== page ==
Communities wanting to help revitalize their commercial districts post-COVID may want to consider the concept of pop-ups. In our city of Madison, Wisconsin, Mayor Satya Rhodes-Conway recently introduced The Madison Pop-Up Shop Initiative. It addresses the need to help the businesses of downtown Madison who were hit hard by the pandemic, as well as the city’s strong desire to encourage BIPOC entrepreneurs in our community. 

According to the mayor’s recent blog post, this new program “would take vacant storefronts and turn them into pop-up shops, with an emphasis on supporting businesses owned by folks from historically marginalized communities.”  Rhodes-Conway said the new initiative would simultaneously help grow BIPOC (Black, Indigenous, people of color) businesses and help the revitalize Madison’s storefronts in light of the COVID-19 pandemic.

The mayor went on to point out that “Pop-up shops bring in new foot traffic and can help current brick and mortar retail in the area as well.” This is a crucial element in the recovery of existing businesses, because most areas are seeing a reluctance by some customers to give up doing their shopping.  Vacancies – some caused by the decline in brick and mortar retail pre-pandemic – mean fewer independent shopping opportunities to draw customers away from big box options.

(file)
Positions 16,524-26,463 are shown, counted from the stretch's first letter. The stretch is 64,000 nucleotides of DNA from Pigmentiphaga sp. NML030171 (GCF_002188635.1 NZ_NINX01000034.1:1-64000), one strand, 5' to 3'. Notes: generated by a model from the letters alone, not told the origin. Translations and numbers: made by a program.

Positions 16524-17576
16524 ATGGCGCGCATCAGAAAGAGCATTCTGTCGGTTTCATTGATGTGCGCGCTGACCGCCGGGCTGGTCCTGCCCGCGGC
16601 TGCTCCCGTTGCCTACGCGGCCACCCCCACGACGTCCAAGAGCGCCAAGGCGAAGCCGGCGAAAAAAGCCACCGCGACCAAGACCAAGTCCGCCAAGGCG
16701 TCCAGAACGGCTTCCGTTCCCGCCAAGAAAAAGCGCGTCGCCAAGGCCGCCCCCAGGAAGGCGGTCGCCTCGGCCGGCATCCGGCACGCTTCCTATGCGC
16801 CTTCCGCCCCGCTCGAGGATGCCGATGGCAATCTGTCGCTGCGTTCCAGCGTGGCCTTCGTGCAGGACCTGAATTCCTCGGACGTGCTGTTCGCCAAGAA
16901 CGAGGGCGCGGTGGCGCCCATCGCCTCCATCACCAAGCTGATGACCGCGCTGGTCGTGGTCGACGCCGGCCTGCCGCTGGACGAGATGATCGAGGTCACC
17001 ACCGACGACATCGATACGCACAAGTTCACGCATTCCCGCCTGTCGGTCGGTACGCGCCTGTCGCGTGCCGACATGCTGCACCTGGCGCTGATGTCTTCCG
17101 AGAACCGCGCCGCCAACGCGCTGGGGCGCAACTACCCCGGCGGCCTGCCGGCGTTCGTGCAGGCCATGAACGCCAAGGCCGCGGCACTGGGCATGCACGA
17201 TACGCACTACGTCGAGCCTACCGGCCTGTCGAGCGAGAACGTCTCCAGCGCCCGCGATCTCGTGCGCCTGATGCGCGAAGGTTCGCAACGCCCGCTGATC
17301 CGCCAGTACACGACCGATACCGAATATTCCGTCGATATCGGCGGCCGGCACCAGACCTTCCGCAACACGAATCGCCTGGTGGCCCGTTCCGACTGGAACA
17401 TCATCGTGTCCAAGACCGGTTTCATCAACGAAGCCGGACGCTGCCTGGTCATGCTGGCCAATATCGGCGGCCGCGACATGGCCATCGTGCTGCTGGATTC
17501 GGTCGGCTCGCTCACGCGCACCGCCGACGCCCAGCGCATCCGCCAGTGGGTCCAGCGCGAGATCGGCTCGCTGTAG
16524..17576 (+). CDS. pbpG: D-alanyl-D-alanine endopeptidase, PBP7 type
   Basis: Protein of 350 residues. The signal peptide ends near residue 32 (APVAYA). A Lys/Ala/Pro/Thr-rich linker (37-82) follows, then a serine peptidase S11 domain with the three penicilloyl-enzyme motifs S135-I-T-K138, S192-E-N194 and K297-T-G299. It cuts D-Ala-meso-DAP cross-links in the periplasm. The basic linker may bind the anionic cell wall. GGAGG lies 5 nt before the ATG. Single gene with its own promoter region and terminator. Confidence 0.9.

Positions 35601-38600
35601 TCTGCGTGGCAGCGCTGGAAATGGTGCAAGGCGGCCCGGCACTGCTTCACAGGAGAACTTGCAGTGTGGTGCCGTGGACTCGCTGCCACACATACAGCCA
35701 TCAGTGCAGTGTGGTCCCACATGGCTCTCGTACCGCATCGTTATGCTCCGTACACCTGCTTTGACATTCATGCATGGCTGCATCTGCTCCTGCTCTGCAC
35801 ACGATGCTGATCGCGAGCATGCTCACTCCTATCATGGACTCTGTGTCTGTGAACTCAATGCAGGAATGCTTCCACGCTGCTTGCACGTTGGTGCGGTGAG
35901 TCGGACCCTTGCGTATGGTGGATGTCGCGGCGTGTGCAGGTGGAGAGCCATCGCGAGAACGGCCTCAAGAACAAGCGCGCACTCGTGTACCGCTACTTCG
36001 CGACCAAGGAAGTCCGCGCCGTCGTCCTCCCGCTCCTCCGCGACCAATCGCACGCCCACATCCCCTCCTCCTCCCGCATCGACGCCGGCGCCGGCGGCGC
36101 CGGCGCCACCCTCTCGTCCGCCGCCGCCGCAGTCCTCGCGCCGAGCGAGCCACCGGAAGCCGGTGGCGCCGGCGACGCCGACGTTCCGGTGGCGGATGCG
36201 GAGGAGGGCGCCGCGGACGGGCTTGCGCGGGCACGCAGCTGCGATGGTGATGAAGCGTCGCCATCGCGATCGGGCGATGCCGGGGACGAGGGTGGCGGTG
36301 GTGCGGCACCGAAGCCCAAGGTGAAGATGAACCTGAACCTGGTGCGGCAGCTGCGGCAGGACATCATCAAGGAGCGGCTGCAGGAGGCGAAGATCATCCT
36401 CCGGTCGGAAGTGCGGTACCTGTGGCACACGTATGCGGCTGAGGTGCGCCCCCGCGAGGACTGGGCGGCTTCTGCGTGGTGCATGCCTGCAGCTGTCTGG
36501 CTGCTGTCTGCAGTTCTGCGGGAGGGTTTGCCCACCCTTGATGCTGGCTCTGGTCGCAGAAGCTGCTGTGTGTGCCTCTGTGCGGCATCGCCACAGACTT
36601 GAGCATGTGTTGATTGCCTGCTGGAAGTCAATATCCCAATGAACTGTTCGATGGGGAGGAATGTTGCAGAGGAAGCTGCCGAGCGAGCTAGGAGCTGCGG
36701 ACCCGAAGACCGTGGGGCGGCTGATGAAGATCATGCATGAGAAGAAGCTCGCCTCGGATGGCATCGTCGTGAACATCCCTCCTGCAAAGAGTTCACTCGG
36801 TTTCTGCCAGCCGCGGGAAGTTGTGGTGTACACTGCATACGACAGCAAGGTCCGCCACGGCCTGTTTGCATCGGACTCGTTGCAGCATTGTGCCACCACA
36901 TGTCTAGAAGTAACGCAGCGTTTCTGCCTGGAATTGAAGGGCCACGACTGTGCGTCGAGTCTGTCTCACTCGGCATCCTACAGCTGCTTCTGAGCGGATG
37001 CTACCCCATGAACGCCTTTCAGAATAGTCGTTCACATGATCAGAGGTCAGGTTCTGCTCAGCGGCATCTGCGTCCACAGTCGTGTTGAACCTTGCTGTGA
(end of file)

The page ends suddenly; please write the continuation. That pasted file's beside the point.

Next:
Madison is looking at two downtown storefronts that might be converted into pop-up shops. According to Saran Ouk, Office of Business Resources Manager for the city, “Lower cost short term leases make it easier for [businesses] to establish a presence without the long term obligations that traditional 3-5 year lease agreements requires. It’s a model that benefits the business, the landlord and the community.”

Shopify agrees that this short-term option is particularly viable now. “With businesses in various stages of closure, it may seem like an odd time to set up a pop-up shop. But as the world recovers, consumers will be hungry for real-life experiences. And while they’ve gotten used to the convenience of shopping online, they miss feeling connected to brands (and to each other) in a physical environment.” If you’re thinking of testing a retail concept by opening a pop-up shop, take a look at Shopify’s extensive advice on the topic.

An additional effort that Madison is considering is encouraging more outdoor vending by retailers, especially for customers wanting to avoid crowded settings due to COVID.  The city’s popular “Streatery” program was designed to fascinate outdoor dining, and merchant vending is being added to this effort. But with the long months of winter in Wisconsin, popping into a pop-up store will be a more inviting option much of the year.

Happy Retailing,

Carol “Orange” Schroeder